From the FTC press release on this:
The Federal Trade Commission today released a statistical survey of fraud in the United States that shows that 30.2 million adults – 13.5 percent of the adult population – were victims of fraud during the year studied. More people – an estimated 4.8 million U.S. consumers – were victims of fraudulent weight-loss products than any of the other frauds covered by the survey.Here is another set of statistics worth evaluating:
Fraudulent foreign lottery offers and buyers club memberships tied for second place in the survey. Lottery scams occur when consumers are told they have won a foreign lottery that they had not entered. Victims supplied either personal information such as their bank account numbers or paid money to receive their “winnings.” In the case of buyers clubs, victims are billed for a “membership” they had not agreed to buy. An estimated 3.2 million people were victims of these frauds during the period studied.
Print advertising – direct mail, including catalogs, newspaper and magazine advertising, and posters and flyers – was used to pitch fraudulent offers in 27 percent of reported incidents. The Internet, including Web sites, auction sites, and e-mail, was used to make 22 percent of the fraudulent pitches. Television or radio accounted for 21 percent of the pitches, and telemarketing accounted for nine percent.
Interestingly enough, at least according to this survey, the Internet is only one venue used to pitch fraudulent schemes. Almost half (48 percent) were pitched by more traditional marketing venues, such as direct mail, newspaper and magazine advertising, television advertising and telemarketing.
Schemes pitched via the Internet only accounted for 21 percent of the reported incidents.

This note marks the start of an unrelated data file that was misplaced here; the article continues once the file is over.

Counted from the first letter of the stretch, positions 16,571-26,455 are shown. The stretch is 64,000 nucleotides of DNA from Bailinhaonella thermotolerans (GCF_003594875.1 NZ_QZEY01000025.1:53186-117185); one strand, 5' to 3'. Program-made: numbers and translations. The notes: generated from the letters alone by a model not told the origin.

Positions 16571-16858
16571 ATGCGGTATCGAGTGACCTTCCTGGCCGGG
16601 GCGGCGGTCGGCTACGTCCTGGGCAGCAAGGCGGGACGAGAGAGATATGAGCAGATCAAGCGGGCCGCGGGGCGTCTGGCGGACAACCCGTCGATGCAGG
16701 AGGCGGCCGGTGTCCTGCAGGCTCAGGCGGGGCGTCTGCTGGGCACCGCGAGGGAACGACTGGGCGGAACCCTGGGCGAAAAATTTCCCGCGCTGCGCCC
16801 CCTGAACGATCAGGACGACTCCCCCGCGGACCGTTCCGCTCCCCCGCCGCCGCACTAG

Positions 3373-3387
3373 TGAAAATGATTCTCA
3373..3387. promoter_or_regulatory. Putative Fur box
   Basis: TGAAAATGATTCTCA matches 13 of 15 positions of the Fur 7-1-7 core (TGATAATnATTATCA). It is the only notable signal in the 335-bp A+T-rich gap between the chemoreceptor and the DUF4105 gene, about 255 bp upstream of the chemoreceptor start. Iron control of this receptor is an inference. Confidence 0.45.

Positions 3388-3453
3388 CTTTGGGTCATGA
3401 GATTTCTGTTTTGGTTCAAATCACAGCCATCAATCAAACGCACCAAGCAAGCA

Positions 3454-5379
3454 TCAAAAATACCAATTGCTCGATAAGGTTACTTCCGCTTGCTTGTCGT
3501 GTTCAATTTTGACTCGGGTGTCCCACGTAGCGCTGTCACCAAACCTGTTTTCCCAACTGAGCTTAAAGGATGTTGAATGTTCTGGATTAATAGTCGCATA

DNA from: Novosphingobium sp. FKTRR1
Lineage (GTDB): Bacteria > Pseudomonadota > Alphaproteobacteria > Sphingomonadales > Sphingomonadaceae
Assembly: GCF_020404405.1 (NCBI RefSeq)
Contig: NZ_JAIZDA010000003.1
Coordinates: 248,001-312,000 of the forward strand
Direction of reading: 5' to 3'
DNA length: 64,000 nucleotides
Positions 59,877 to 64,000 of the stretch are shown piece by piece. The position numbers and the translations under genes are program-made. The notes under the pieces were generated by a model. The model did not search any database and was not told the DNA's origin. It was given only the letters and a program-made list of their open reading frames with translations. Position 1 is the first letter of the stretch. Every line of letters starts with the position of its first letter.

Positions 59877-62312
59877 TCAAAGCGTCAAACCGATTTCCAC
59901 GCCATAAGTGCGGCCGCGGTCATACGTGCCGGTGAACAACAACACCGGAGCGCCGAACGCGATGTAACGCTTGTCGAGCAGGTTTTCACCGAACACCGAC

The full release by the FTC, along with consumer tips can be read, here.
The FTC has another page worth reading (I like the fact that it points out certain behaviors that most fraudsters exhibit), here.
Both of these links contain information on where to report fraud, which is highly recommended. The sad truth is that a lot of fraud victims never report being taken advantage of. Admitting that you were taken in by one of these schemes is embarrassing to a lot of people.
Trust me, there are a lot of people out there that fall for something that's too good to be true. Not reporting a scam probably means another person is probably going to end up being victimized by it.
With all the publications, television and radio shows, and direct mail come-ons out there, the FTC needs help identifying all the fraud that is out there.
I wonder what would happen if laws were passed that required advertising (marketing) mediums to exercise a little due diligence (act with a certain standard of care) before accepting money to plaster some of these fraudulent schemes all over the place?
One thing is for certain, most fraudsters aren't going to be able to get their customers to promote their goods, or services without paying them to do so!